Academic journal article TriQuarterly

The Discipline of Directing

Academic journal article TriQuarterly

The Discipline of Directing

Article excerpt

Recently, I directed a new play called August: Osage County. The first iteration was performed at Steppenwolf Theatre, the theater that had commissioned, developed, and workshopped the play over the course of two years. Tracy Letts, the playwright, had asked me to direct the play before the first draft was even completed, so I had been with the project from the outset. The sprawling, three-act, three-plus hour production was challenging to direct, but not oppressively so, and I enjoyed the process a great deal. Of course, I thought it would live ever so briefly in real life, as most plays do, and then disappear into the ether and leave me with my own fond memories.

August: Osage County won the 2007 Pulitzer Prize for Drama as well as the Drama Desk, Outer Critics Circle, and Tony awards for best play, and I myself received those awards for direction. In late 2008, we left for London and the National Theatre, and in the summer of 2009 begins the national tour. And I am wondering, as I always do, what it all means.

There have been several instances in the past few years that have demanded from me an ordered recollection of my professional life--why I started directing, why I started teaching, how I do both, and why I continue to pursue either. These assignments have always been exciting to me, the answers coming easily but not without thought as they helped me understand my day, whether that be the one spent in the rehearsal room or the one spent in the classroom. I have, on one hand, a very practical relationship to directing. I understand it in its most basic formula: a sequence of assignments that result in a controlled and repeatable event that always looks like it's happening for the first and only time. On the other hand, directing is a deeply personal experience as it allows me to create environments that, for me, are rife with meaning. I am endlessly fascinated by the relationship between my interests in those environments and those of the rest of the world--where do I meet my fellow man? Where do we diverge? And these questions have always led me to teaching.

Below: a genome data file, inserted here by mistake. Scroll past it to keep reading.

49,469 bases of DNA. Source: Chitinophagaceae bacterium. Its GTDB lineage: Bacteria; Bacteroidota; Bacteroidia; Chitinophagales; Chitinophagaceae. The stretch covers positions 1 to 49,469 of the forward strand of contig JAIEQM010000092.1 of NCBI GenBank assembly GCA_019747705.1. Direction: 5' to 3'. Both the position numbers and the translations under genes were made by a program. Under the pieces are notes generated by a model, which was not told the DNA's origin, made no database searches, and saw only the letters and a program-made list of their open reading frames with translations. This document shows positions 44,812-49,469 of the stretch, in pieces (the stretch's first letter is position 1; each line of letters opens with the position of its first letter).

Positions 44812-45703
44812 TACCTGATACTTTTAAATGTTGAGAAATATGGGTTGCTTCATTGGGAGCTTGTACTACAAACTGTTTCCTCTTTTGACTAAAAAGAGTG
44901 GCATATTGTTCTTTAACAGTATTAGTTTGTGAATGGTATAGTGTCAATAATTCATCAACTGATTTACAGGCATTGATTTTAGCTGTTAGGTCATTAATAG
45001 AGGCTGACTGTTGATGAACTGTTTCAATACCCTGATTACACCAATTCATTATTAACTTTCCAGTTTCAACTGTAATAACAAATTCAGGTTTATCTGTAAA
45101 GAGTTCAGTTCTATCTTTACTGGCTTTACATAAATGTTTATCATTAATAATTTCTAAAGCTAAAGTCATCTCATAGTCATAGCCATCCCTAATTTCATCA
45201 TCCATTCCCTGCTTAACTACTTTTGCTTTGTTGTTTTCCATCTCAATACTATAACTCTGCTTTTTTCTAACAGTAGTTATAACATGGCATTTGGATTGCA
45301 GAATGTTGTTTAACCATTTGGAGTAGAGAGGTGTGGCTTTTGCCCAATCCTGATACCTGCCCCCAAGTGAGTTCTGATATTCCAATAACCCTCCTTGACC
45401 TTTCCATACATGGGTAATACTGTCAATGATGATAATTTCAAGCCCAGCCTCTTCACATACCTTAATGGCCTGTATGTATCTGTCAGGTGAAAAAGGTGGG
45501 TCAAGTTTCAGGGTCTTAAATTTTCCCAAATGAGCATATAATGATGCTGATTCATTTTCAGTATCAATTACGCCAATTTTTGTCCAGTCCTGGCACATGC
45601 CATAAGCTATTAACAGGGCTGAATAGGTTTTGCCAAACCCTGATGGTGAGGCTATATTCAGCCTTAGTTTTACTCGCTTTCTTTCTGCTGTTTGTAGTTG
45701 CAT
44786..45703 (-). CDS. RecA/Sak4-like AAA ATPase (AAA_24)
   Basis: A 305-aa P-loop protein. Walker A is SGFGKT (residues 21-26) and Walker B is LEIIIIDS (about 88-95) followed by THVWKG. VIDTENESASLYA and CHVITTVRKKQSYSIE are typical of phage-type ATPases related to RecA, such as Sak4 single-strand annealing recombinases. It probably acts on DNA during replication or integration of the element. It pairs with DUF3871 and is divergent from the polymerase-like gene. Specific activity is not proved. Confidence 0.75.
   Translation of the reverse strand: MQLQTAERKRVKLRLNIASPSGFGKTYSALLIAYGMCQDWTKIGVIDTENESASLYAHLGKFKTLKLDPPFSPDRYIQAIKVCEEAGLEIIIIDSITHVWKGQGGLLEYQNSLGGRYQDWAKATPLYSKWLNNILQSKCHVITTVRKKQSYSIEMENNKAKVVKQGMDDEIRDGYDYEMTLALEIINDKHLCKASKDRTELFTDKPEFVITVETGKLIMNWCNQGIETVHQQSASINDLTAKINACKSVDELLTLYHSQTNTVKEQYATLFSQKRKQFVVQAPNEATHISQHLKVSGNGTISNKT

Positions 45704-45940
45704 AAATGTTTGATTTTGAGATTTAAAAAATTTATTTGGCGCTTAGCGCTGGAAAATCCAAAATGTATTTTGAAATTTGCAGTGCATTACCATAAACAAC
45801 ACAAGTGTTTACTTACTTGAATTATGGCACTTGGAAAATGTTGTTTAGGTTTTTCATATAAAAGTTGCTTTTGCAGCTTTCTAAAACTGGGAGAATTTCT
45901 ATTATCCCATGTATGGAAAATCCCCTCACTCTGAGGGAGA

I believe it is the role of a teacher, especially a teacher of artists, to create an environment that encourages students to investigate, develop, and articulate their own points of view. They must learn how to find the stories that have meaning for them as well as tell them. Certainly a successful directing teacher creates opportunities for students to develop a comprehensive understanding of the sequence of events in rehearsal, the craft of the actor, the visual vocabulary that includes the theatrical impact of images, and text analysis, but they also have to have in place a system designed to support the internal process of becoming a thinker. Because as much as directing is a collaborative act, it is also equally solitary, and the demystification of that part of the process is critical to the success of any directing professor. And these two conversations, that of the director and the teacher of directing, have been going on simultaneously in my life for ten years. As I grow older and the world around me grows darker, the questions around these issues have taken on more complexity, and as a result, so has their place in my own soul. I am a different artist today than I was even five years ago, and I am re-engaged in the question of the value of this work and the ethics of educating artists to continue its practice.

The event that August has become has served as a catalyst for much of this thinking. Although I have great fondness for the production--I believe Tracy Letts has written a deeply engaging and entertaining play--it is not the kind of work that has occupied my interest over the past six or seven years. The primary characteristics of that work have included a very direct engagement in the sociopolitical dynamics of our time.

August: Osage County at best triangulates its relationship to our current condition through the metaphor of family. …

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